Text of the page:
PROSPERITY, WV (WOAY) – Local faith-based ministry and a safe place for those with Substance Use Disorders, Brian’s Safehouse of Prosperity, West Virginia was host to its inaugural homecoming picnic, and graduates, former residents, and their family members were the guests of honor for the event.
“There are so many of the people that have graduated and have become successful in their lives like God is blessing their lives and they’re doing well, and the idea was to bring them back here on the hill and let them share with others who are coming along,” says Leon Brush, a Co-founder of Brian’s Safehouse.
But along with honoring the graduates and former residents of both the Safehouse and the Sparrow’s Nest, the organization is presenting the Hope Award– an annual award honoring someone who offers hope to the residents– to one of its dedicated volunteer instructors and pioneers of the Safehouse, 93-year-old Cormie Hildebrand, for his many years of life-impacting service to the organization.
“The whole thing is that once people help you it’s the best if you can just pass that on, that’s what I’ve been trying to do, is what people did for me I’m trying to pass it on to these other guys who are needing help now,” Cormie says.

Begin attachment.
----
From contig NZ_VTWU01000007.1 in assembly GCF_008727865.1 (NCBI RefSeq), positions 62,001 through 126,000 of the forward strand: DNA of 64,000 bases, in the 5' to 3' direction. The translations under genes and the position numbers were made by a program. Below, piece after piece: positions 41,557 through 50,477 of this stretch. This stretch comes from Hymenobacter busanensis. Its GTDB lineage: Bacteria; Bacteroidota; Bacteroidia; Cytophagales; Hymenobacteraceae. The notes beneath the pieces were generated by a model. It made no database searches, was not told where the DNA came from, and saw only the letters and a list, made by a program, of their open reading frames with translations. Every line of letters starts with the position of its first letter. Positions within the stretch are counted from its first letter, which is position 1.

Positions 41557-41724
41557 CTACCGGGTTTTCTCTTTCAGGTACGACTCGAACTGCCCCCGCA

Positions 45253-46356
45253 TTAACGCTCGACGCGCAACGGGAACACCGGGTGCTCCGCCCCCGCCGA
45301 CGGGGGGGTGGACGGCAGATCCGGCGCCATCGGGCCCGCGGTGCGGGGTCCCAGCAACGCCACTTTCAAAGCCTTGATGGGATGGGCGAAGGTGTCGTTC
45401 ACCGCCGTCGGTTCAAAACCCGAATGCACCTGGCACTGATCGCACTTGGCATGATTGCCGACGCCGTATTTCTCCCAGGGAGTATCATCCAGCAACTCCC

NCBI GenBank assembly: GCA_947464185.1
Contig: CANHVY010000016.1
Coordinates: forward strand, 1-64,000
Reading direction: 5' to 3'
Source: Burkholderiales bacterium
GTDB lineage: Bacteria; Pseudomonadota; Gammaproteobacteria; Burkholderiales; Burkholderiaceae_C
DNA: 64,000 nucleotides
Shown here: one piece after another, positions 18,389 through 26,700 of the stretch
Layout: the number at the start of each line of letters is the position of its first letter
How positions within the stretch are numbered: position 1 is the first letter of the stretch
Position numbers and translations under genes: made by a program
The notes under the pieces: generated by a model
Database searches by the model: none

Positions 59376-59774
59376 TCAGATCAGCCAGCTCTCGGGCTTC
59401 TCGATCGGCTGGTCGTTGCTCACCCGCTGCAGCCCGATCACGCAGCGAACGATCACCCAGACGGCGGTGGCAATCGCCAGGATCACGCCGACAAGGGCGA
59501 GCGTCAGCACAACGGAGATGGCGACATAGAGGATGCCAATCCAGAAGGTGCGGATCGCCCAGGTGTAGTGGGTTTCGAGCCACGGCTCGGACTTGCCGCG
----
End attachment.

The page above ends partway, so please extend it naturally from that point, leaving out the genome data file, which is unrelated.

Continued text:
Now about 60 years sober, Cormie was a former alcoholic who has went on to serve as a voice of reason and a beacon of hope to those in similar positions of struggle at the Safehouse, touching the lives of many others throughout his work as a volunteer there.
“Cormie made a huge impact on my life, when you come into his class most of us are very uncertain and he just leads by example, he definitely takes his time and works with you to show you can learn the things and lead a life like him, and you know, it just gives you hope,” says Joseph Mclaughlin, a graduate of BSH.
And over a hundred people were expected to be in attendance at the homecoming, cheering Cormie on as he receives the Hope Award, eating dinner, sharing memories, and being in fellowship with one another.